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'Messiah Complex Tour'

Brand described the problems associated with leader personalities and intelligently formatted even the ups and downs.

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By Julie D. Griffin

FRANKFURT AM MAIN, GERMANY - FEBRUARY 09: Russell Brand performs live on stage during his 'Messiah Complex' tour at Jahrhunderthalle on February 9, 2014 in Frankfurt am Main, Germany. Next gigs are planned in Cologne and Berlin.
Photo by Thomas Lohnes/Getty Images

A prominent comparitive critique of the 1800's French critic Remy D Gourmount, he also embraced life as an artist, novelist and critic began a literary movement which translated as a valid intrepetation of all things even international film today. Known as symbolisme, such a stance does also describe the present and most recent London, England version of world wide famous comic artist, Russell Brand and his now Messiah Complex Tour which now on film, and the European resolution rare to obtain here in America, due perhaps to the fact that the copies represent a work of devout perfection. Every element of the event mould with the very word, symbol, the Latin symbolictum, which of the literal means a token of faith between two objects which may mean people. It is not therefore cinematic blasphemy to say that the words of Brand spoken during the faithful soliloquy seemed at a level with the new representational form of theatrical measure. Using living props to present a live performance of his high level of acting intelligence, Brand took us from crayons to perfume in a matter of seconds. A trucker hobbit and to express such an ideal of socialism, he made the audience laugh out loud after a demonstration of the need for sexual protection at the workplace. "You will get a leaflet tomorrow," he said while he laughed about one woman who asked him out on a date. The audience pretty much roared with laughter about this, as they did all throughout the great Broadway endemic performance. And the actor whose home turf and even with his mother present at the full seat capacity theater, Brand spoke to us of the comparative lives of about five different Messiah like leaders which began with Jesus, Gandhi, Malcom X and even Hitler. The words of Personal Jesus by Marilyn Manson and the insane asylum for people with an actual mental illness diagnoses of the mental disease medically termed Messiah Complex, Brand described the problems associated with leader personalities and intelligently formatted even the ups and downs and difficulties associated with those made responsible for leading the masses. Of course, he did use much saavy to present Hitler as the most flawed leader of them all, and with careful illustration used ingenious comedy to point out how such a demon personality begins his insanity at an age so early that it is almost nearly certain that even a smart school teacher may wisely identify and therefore prevent same from growing up to the point of any evolution of power. Brand himself, the most talented actor of his original performance college, one teacher even wrote in his report card that, "He has developed into a striking, versatile actor ~ with a good understanding of his strong points and the obliteration of his weak points. His interest is obvious, and he pays close attention in class. All of his performances have been most powerful and he is an actor of good promise." An adorable child, he was always handsome and once even started an adolescent trend among the fortunate English community where he resided by making an original hairstyle on his own self, which he even named the fringe.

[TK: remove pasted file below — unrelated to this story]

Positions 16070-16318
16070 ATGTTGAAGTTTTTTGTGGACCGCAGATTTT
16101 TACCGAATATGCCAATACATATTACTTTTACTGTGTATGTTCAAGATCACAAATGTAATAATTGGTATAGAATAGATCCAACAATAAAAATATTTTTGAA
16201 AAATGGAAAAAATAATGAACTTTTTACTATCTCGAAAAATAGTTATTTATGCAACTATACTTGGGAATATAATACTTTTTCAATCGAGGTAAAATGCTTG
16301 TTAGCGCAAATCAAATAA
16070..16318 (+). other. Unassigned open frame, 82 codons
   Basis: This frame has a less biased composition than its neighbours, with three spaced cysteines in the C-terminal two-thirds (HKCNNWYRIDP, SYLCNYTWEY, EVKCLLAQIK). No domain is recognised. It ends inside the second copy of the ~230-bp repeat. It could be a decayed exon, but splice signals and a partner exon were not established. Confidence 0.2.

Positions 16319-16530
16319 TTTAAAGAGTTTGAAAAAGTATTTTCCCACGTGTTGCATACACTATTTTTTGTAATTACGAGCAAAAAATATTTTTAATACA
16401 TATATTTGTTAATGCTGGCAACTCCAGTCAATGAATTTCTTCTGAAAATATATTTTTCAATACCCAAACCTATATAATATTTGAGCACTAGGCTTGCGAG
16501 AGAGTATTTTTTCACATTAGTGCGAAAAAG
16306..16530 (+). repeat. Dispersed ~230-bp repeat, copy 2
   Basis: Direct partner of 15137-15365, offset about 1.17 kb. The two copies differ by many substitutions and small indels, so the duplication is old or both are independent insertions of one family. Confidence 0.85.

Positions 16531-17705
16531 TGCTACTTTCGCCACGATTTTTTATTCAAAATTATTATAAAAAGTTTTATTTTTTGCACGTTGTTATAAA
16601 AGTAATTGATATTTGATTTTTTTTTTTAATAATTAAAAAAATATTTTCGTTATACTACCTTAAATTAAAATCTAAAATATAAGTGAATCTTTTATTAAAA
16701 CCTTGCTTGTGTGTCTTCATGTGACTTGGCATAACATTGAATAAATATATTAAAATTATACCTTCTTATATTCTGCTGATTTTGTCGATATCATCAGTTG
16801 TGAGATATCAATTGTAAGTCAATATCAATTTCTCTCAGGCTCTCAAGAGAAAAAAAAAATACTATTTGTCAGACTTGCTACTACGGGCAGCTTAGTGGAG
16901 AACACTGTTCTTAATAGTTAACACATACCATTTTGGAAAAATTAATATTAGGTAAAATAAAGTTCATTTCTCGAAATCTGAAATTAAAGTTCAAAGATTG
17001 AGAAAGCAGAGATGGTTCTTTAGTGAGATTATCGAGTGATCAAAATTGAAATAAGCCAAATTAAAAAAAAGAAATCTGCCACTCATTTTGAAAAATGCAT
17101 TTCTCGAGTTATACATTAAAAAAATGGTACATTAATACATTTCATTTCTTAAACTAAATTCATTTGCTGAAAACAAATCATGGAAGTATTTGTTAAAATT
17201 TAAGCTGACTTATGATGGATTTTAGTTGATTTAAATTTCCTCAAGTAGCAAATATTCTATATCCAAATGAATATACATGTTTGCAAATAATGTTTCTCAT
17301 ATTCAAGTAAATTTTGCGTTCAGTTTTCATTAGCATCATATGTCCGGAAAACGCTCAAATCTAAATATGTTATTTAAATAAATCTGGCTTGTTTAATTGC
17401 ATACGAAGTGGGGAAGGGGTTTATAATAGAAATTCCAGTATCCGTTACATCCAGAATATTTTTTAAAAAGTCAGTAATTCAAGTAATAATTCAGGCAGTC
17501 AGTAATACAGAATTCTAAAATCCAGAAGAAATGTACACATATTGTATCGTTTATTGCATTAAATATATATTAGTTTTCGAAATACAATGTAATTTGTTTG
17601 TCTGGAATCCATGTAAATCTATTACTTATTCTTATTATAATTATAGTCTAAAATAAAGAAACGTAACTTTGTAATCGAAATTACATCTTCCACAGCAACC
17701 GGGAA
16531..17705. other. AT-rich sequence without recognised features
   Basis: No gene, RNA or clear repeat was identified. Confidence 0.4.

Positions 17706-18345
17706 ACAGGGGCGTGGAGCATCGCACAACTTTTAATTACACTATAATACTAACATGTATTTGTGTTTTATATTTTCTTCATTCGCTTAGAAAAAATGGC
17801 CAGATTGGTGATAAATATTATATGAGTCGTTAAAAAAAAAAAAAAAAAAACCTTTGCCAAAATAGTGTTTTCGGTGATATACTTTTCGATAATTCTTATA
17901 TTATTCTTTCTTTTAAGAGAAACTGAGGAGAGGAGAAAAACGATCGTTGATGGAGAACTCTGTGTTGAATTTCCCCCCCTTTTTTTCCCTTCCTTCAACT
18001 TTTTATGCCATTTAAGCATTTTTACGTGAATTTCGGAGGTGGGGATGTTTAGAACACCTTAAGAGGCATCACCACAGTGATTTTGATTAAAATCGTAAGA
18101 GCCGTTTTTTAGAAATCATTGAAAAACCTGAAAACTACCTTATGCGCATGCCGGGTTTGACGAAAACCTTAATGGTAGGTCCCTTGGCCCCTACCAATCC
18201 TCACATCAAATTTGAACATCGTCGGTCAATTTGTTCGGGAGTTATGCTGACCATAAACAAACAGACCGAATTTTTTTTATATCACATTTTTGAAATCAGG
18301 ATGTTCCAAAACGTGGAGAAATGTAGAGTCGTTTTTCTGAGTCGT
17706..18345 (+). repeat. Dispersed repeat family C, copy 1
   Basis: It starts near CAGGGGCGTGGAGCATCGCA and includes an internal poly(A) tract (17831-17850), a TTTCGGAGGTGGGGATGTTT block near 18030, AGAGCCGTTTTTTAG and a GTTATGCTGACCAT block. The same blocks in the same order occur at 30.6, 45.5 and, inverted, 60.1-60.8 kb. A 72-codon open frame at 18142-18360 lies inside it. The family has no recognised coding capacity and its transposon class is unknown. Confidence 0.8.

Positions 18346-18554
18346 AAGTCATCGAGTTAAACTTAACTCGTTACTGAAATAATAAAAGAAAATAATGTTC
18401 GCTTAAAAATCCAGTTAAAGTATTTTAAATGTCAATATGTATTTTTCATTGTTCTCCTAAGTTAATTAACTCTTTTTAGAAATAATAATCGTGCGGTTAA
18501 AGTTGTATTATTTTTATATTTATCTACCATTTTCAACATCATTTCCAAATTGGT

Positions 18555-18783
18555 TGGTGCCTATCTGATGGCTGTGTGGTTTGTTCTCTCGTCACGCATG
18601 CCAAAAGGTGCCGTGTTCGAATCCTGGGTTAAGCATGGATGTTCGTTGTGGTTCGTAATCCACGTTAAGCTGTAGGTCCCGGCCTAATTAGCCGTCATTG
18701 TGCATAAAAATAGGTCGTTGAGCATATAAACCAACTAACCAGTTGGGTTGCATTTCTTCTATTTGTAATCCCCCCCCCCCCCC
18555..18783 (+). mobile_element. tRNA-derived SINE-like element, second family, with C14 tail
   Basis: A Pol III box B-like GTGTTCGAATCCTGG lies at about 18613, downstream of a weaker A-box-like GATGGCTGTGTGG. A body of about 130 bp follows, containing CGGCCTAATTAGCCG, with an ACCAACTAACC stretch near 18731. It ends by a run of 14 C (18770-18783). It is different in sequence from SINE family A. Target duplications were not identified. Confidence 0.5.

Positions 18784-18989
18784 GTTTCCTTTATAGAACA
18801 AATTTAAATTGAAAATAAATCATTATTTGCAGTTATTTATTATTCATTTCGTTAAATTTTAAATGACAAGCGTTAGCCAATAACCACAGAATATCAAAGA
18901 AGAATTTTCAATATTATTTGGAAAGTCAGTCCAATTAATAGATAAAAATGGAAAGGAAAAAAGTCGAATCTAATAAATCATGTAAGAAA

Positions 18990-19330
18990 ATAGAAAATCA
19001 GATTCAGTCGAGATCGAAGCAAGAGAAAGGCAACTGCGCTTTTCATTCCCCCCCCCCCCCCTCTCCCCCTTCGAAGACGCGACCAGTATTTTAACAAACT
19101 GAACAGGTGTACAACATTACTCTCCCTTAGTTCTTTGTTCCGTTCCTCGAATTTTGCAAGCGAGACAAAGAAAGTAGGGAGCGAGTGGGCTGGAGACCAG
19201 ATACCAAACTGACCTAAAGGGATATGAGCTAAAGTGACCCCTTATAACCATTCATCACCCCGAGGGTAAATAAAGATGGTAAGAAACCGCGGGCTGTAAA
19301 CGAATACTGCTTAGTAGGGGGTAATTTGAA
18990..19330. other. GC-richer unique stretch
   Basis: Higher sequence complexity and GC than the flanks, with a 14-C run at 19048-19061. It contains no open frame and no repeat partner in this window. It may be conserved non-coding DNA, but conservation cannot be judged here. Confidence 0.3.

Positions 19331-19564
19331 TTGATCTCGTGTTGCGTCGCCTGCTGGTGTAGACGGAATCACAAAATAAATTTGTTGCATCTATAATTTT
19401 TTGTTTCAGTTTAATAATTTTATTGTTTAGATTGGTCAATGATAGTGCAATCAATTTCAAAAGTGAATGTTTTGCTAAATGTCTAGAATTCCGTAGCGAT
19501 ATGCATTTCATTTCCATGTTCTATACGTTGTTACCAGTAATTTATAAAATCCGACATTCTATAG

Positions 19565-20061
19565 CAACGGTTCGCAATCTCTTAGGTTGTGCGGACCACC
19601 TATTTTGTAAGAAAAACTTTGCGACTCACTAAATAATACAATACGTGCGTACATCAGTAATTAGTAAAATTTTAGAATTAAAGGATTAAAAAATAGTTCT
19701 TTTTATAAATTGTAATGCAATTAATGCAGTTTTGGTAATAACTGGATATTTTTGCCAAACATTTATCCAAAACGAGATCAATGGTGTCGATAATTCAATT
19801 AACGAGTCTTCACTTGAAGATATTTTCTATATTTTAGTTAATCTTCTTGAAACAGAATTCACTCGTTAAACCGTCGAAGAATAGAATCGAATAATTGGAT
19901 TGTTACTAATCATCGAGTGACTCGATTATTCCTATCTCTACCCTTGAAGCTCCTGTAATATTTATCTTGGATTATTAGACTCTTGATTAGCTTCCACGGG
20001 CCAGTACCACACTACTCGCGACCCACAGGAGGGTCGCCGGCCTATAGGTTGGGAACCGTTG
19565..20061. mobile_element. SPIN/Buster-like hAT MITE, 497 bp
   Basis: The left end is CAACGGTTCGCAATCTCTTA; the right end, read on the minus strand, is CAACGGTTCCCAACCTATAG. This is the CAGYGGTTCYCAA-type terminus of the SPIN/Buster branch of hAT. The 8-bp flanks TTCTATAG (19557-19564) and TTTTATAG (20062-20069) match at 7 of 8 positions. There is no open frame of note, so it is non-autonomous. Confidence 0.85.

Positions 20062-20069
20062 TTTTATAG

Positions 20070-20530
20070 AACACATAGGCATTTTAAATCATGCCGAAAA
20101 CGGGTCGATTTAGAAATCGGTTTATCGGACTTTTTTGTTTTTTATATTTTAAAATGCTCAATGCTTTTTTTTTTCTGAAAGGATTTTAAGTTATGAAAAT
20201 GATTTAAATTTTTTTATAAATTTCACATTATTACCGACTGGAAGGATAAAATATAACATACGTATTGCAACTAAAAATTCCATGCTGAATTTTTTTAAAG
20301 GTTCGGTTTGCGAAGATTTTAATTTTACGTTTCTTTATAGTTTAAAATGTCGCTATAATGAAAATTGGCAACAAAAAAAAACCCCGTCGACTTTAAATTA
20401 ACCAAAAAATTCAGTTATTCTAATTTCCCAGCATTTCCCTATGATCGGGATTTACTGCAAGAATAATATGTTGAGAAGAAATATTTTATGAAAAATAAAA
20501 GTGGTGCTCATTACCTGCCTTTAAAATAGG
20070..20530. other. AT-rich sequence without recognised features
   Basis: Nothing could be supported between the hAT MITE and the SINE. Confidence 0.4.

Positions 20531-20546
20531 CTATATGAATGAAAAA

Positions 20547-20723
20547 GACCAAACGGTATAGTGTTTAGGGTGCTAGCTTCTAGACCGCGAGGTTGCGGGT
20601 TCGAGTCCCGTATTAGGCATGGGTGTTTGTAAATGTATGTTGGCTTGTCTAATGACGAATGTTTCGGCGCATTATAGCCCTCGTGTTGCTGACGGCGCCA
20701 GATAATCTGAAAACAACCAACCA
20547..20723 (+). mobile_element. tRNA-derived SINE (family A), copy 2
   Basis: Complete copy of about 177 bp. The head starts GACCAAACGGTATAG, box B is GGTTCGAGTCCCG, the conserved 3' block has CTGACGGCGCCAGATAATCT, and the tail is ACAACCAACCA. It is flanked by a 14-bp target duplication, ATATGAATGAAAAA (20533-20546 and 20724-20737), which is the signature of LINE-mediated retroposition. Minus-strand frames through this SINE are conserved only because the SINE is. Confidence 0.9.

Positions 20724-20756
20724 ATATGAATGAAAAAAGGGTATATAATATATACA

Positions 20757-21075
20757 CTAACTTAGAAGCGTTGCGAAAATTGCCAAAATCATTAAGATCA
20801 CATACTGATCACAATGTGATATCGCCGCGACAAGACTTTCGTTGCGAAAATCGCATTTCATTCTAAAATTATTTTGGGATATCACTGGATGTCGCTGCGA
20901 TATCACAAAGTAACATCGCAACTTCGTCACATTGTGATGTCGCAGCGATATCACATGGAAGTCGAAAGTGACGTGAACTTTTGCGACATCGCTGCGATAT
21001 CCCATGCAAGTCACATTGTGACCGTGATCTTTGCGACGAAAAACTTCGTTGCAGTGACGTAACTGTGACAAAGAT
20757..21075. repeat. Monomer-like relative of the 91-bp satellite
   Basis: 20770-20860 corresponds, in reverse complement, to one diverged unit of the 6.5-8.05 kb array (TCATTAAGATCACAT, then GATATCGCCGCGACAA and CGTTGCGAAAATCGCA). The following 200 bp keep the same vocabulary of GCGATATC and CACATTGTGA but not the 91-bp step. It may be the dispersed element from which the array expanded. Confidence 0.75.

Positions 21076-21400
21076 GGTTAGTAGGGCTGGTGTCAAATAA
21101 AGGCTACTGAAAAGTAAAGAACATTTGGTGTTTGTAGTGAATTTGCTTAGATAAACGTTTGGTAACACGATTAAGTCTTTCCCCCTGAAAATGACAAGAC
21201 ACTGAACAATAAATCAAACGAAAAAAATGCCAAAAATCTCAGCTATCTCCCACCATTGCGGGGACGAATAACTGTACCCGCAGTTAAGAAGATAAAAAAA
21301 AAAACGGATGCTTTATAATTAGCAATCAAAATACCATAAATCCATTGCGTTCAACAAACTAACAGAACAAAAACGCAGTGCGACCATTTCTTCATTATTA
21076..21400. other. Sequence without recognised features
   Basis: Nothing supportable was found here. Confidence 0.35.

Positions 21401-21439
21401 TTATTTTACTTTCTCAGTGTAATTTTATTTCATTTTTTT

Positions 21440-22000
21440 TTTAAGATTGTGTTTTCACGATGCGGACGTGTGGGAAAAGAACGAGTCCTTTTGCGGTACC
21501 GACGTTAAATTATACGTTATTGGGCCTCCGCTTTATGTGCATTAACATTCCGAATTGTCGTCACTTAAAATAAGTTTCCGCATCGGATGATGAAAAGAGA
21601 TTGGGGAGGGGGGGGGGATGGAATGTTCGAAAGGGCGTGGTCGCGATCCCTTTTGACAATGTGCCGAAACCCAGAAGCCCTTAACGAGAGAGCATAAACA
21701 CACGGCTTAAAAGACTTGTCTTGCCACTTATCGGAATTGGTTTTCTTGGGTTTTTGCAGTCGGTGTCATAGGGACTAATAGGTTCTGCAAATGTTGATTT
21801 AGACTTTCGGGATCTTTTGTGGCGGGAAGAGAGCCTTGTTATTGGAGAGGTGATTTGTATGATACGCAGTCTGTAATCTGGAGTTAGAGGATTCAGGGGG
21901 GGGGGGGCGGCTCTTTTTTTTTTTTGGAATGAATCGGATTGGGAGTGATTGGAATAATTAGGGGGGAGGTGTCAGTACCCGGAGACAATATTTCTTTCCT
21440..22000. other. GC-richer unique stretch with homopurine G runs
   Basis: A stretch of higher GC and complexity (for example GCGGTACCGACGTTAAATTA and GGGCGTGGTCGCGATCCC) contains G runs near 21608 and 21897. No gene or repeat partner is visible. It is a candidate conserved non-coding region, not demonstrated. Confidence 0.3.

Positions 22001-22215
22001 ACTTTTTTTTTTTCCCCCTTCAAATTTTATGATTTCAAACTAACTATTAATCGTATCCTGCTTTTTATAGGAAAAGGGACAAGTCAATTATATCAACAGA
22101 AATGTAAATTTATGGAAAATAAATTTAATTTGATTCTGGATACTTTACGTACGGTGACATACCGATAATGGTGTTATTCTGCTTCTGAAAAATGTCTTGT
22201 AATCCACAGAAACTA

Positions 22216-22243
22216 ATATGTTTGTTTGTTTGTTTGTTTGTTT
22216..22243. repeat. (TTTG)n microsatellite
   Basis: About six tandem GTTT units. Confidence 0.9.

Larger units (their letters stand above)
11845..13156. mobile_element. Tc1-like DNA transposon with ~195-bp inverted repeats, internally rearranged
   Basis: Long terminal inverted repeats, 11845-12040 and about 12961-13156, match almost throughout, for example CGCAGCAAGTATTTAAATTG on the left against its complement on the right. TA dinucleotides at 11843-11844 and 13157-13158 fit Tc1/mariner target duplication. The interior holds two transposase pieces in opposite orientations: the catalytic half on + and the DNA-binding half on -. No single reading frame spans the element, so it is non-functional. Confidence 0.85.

The Messiah Complex Tour, a range of Russell Brand performances a must to attend, while his world wide tour difficult to obtain tickets for with every seat an identified script of sold out audiences, ordering the taped CDs and videos of the range of performances may be the only way some fans may be able to adore the star of the programs and watch his brilliant elaboration of the satire and yet greatly educational venue of religion and politics and a whole different view which opens up many minds and much discussion as to the hows and whys of it all. Even Mr. Brand considered putting all of those who suffer from a Messiah Complex in the same room together cruel and unusual punishment. And what with each of the afflicted wanting to be more holier than thou than the other, each Jesus he said would of course argue with eachother without anger over who the real Jesus among them was. "You are mistaken, but I forgive you." In short, it is okay that you think you are the Jesus, the Messiah. But I know I am and you are not, because I am. A lot like when Pee Wee Herman during the film, The Pee Wee Herman Movie once made that infamous quote, "I know I am, but what are you?" Of course though, Brand is on a level of comedic performance, however humble, that clearly brands him to coin a pun as one of the best comics on earth today. And as if his compassion for the psychological condition of the suffering of each past messiah does not serve him well, the once drug addicted victor who has managed to cold turkey himself to sobriety is personae enough to be able to laugh at himself, and even the disrespectful way his past was once lauded by media. In fact, his capacity to uncover the use and misuse of the media advertising community to use words to mind program the masses, he clearly identifies himself as a learned intellectual seriously worthy of merit and listening to. Without giving too much of the program away, some of the motif he dwelt among consisted of everything from The Barber of Fleet Street, the latest and best filmed version which starred American actor Johnnie Depp to those who instead of believing nothing at all who become willing to err on the side of believing anything. A final quip about the performance brings to mind at least a few of the last identifiable anecdote which Brand talked about in definite lectoral fashion. Ironically, the phrases beautifully sum up his show. I'm lovin it. Unbelievably satisfying.